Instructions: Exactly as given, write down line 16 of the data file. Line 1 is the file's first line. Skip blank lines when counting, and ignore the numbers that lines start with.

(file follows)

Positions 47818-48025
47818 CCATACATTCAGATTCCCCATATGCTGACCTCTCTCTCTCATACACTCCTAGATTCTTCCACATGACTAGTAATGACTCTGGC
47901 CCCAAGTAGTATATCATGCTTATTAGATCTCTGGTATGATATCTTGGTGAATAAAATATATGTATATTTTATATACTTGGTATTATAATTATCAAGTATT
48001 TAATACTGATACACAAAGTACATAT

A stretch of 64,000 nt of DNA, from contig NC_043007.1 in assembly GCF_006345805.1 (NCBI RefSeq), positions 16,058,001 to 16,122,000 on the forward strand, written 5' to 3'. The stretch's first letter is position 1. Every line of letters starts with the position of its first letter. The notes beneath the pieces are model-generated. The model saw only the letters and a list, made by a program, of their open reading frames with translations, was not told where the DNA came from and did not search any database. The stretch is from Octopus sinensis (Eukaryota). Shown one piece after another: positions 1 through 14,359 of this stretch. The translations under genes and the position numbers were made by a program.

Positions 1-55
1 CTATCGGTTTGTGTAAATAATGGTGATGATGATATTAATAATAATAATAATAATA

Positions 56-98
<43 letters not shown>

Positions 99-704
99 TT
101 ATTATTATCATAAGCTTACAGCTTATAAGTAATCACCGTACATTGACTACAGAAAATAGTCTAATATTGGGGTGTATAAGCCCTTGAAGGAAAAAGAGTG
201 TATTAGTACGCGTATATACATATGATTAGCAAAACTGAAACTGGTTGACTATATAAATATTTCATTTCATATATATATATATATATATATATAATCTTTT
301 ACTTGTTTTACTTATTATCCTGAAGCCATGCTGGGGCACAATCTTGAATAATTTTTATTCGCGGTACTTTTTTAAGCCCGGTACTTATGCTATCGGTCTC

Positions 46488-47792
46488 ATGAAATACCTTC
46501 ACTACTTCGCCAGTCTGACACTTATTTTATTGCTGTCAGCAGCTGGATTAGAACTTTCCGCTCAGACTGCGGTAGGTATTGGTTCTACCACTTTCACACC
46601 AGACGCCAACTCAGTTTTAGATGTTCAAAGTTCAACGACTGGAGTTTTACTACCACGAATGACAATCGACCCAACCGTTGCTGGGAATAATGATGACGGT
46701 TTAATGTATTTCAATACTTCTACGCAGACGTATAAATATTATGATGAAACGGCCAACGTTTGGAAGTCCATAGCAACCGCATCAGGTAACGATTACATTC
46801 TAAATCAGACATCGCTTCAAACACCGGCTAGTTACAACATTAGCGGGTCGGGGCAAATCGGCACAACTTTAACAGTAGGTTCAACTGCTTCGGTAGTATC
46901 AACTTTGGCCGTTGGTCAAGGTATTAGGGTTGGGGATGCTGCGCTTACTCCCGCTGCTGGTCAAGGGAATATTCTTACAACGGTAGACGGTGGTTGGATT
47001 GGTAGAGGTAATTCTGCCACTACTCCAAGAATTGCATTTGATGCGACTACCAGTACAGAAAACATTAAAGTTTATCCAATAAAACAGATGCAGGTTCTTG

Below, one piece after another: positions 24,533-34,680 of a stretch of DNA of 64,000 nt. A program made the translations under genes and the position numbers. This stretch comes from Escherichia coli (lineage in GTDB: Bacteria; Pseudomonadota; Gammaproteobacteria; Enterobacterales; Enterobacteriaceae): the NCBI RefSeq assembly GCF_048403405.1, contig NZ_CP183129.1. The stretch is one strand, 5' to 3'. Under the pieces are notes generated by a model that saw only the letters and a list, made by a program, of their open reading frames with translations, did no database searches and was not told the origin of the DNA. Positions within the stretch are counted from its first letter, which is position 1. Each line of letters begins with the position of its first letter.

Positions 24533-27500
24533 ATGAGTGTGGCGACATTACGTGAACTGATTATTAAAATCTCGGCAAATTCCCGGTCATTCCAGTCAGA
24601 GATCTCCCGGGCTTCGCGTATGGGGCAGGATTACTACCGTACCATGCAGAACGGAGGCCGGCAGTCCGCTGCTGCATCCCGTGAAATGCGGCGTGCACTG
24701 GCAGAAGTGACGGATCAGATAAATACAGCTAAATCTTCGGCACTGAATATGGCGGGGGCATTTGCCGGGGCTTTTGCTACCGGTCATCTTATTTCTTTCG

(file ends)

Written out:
46488 ATGAAATACCTTC